F-Secure launched antivirus software for Linux on Thursday that is designed to protect open-source Samba file servers and Linux by automatically detecting and removing viruses from files stored on the server.
There are only about Linux 500 viruses in the wild, compared to the many thousands that have been written for Windows. Security experts say this discrepancy is mainly due to the fact that Windows has such a larger user base than Linux. But as Linux becomes more popular and is used in more mission-critical systems, security companies say Linux antivirus protection should be taken more seriously.F-Secure Anti-Virus for Samba Servers detects, cleans, removes, and disinfects viruses from files stored or processed on Samba Servers, said F-Secure on its Web site. In addition to stopping Linux viruses, the product stops viruses that hit Windows, DOS files and macros, which infect Microsoft Office files. It runs on default configurations of Red Hat 9, Red Hat Enterprise Linux 3, SUSE Linux 9.0 and SuSE Linux 8.2, as well as other versions including Debian 3.0r1 with Samba updates.
The best known Linux virus was called Slapper, which two years ago infected vulnerable versions of the Apache Web server running on Linux and made them launch DDoS attacks. Experts estimate that at the time, there were around 4,000 computers infected by the worm.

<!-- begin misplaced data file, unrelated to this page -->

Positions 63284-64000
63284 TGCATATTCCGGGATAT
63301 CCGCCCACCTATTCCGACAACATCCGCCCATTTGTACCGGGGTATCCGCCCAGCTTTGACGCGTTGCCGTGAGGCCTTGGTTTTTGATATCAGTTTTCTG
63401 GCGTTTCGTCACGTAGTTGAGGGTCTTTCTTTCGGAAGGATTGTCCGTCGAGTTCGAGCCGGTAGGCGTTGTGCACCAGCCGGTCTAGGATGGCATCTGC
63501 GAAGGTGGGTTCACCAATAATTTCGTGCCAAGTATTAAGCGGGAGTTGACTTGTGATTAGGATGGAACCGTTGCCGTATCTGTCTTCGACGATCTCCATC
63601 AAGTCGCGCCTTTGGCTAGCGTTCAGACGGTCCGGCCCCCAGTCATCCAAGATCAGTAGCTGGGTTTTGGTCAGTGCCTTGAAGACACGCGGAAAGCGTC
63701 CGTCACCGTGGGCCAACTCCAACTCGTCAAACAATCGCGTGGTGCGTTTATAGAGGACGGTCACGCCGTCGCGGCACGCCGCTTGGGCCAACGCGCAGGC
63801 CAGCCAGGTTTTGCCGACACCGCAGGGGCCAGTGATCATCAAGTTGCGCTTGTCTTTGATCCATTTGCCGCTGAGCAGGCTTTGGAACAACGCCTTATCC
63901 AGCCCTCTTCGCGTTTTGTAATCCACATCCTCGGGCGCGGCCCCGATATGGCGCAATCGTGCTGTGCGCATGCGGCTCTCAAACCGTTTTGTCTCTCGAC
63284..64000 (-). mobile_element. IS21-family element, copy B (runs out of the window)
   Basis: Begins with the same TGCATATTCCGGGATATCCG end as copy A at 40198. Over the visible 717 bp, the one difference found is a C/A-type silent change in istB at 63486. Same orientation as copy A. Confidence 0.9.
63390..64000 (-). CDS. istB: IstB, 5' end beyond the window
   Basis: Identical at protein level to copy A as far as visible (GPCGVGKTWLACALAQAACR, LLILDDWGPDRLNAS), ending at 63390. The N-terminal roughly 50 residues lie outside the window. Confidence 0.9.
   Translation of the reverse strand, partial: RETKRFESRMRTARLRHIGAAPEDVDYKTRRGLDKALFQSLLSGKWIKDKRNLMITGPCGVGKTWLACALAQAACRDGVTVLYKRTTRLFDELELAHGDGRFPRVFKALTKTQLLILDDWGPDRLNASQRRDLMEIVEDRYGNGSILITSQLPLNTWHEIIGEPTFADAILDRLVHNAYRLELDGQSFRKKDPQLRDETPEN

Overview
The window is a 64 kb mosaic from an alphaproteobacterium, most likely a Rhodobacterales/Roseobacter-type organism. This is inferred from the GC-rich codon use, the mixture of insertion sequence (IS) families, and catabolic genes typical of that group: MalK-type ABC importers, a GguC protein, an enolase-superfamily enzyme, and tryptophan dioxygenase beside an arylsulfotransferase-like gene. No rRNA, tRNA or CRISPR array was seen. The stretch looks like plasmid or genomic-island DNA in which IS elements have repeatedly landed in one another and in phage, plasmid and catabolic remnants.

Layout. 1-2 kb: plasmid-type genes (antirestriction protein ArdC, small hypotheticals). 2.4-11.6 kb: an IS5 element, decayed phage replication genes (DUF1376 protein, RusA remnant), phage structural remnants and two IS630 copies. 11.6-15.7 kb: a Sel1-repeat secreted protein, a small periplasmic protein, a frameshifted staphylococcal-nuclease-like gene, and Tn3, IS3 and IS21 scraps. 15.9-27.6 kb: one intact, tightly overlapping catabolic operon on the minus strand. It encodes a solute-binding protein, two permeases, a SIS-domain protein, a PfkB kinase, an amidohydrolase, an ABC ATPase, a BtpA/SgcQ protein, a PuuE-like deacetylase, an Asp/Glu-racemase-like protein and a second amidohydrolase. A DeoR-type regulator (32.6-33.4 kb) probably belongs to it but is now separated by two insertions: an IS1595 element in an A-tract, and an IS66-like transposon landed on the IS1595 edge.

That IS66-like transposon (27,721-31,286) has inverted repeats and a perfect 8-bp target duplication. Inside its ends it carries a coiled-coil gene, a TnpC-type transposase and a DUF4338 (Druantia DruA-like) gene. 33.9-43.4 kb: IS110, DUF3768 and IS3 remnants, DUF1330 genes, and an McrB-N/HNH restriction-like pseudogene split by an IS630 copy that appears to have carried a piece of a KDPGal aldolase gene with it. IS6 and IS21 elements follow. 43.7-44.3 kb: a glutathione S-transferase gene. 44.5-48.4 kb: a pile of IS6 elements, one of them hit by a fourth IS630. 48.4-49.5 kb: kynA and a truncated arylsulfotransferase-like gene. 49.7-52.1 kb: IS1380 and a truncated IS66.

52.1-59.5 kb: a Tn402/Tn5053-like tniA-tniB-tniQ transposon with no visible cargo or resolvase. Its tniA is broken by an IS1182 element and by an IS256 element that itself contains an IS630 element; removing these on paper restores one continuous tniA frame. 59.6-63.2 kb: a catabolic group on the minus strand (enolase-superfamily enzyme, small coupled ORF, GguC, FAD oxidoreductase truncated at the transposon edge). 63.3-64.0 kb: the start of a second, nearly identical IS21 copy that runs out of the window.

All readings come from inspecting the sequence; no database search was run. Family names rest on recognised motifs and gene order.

Steven Sundermeier, vice president of products and services at antivirus software developer Central Command, said he has been selling a Linux-based antivirus product called Vexira for more than two years and that most people still don't realise that Linux viruses even exist. However, he said the problem is growing: "The very existence of Linux viruses is reason enough to install an antivirus package. Large corporations are implementing Linux mail servers that let Windows-based viruses pass through," he said.
Although Central Command's Vexira antivirus product is designed for Linux, like F-Secure's solution it is also able to recognise and remove Windows-based viruses: "You'd be very surprised about how many large corporations in the US are migrating to Linux and still have Windows clients. Without protection to detect these viruses, you are using your Linux file server as a conduit to your Windows clients, which is not good at all," he said.
In its recently published annual Threat Report, Symantec recognised Linux viruses as a future threat, but the company said it has no plans to launch an antivirus product in the near future.
According to Laura DiDio, analyst for The Yankee Group, Linux viruses are stealthier and harder to detect than Windows viruses. "People say Windows is still the main target, and that's true. Linux is a small threat, but even a small threat can translate into a high risk," she said in a statement.